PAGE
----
Humans love to put on disguises, whether it’s playing dress-up as a child, putting on a costume for Halloween, or dressing as your favorite fictional character to go to a convention. It doesn’t even have to be what we’d call a costume — I know many people who enjoy those occasions when they have to get really dressed up, whether it’s a cocktail dress or fancy gown, or a nice suit or tuxedo. A formal outfit can be a kind of disguise as well, reminding the wearer, “This is not my every day self.”
Even when we don’t get dressed up, though, people wear disguises all the time. We hide our real feelings or suppress our true personalities. There are a lot of reasons we do it. We may not want to offend someone, or might be in a place where our normal behavior would not be acceptable — nobody wants a comedian at a funeral, for example.
Sometimes, though, people become better at the disguise than at being their real selves. Why? Because they put on the disguise so often that they think it reflects their true personality. I see this constantly with people and their dogs, and it happens when the people have repeated what they think is true for too long.
“Oh, I could never control her on the walk. She’s too strong.”
“I try to discipline him, but I can’t do it when he looks at me with those eyes.”
“I’m just really terrible at training dogs. I can’t do it.”
(In fact, replace “training dogs” with any task that you think is difficult — math, driving, sports — and this last one becomes the mantra that holds too many people back in their lives.)
Now, here’s the interesting thing about dogs. Physical disguises don’t fool them. You can put on a mask and cape and change your voice, but it doesn’t matter. As soon as your dog smells you and senses your energy, she won’t even see the costume anymore.
But… while dogs can see through physical disguises, they also only see and sense the energy that we project. You can’t fool a dog with a physical mask, but you will fool a dog with a psychological mask, the “disguise” you put on when you convince yourself that certain things are true.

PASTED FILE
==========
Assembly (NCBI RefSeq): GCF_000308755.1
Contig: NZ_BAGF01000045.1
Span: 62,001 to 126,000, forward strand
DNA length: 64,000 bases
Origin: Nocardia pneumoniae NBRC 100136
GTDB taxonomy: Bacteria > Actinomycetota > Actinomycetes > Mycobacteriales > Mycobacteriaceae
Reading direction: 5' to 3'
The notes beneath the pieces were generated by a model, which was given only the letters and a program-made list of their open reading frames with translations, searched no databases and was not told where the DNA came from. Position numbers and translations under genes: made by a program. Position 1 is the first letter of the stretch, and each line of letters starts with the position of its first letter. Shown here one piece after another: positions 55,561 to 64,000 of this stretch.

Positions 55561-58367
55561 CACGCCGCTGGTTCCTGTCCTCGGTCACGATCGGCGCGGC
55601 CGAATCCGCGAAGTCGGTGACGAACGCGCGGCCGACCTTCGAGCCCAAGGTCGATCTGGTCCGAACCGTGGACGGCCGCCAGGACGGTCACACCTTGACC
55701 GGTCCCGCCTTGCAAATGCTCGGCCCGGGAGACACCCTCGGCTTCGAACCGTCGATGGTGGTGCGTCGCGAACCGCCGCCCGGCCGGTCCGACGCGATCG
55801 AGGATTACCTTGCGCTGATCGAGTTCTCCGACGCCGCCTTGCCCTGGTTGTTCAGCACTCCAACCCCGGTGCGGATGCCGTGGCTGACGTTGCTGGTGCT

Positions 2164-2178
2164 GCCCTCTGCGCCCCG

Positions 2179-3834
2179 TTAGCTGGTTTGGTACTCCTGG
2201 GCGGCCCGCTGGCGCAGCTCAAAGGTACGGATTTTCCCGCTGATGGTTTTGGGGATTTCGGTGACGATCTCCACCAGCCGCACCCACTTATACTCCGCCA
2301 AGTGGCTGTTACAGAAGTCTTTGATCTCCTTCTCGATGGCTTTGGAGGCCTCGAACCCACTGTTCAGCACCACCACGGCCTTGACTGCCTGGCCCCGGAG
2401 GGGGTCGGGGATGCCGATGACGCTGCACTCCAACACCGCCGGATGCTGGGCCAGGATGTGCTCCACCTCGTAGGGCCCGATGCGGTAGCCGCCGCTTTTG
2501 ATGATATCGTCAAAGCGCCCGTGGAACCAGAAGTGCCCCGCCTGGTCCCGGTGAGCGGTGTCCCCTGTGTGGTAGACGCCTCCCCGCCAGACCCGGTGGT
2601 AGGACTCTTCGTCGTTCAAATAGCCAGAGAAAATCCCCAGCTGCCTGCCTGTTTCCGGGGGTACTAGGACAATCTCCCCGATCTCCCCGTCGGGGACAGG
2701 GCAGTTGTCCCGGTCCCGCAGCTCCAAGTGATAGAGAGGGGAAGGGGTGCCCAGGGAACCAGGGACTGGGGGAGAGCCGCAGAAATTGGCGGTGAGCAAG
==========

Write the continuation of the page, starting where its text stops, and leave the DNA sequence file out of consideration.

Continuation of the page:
The good news is that you can fool yourself long enough to put on a “new” disguise – which is just the real you that’s been hiding. Mentally dress up as a Pack Leader often enough, and it will become your new mantra.
You may think that you don’t know how to do that — but you do. We all do, naturally and instinctively. We’ve just forgotten how to listen to our instincts, instead relying on the intellectual masks we’ve put on. Luckily, we can relearn how to listen to our instincts by listening to our dogs.
Dogs do not put on disguises and do not hide their intentions. They speak directly, with energy and body language. If we speak back to them in the same way, they will listen. If we tell ourselves that we are going to have success with our dogs, then our new “disguise” becomes the confidence necessary to dress up as the Leader of the Pack.
If you’re having trouble putting on that Pack Leader outfit, then just remember that its power comes from the same place as the power that kids (and grown-ups) get from wearing costumes, disguises, or masks. That’s the power of imagination. A child may be wearing a cheap plastic mask from the dollar store, but if the child believes that the mask turns him or her into Superman or Wonder Woman, then the magic is real for a while.
If you believe, then you’ll see the magic in your dog’s behavior as they suddenly see through the disguise to the Pack Leader beneath. You just need to give yourself permission to believe first.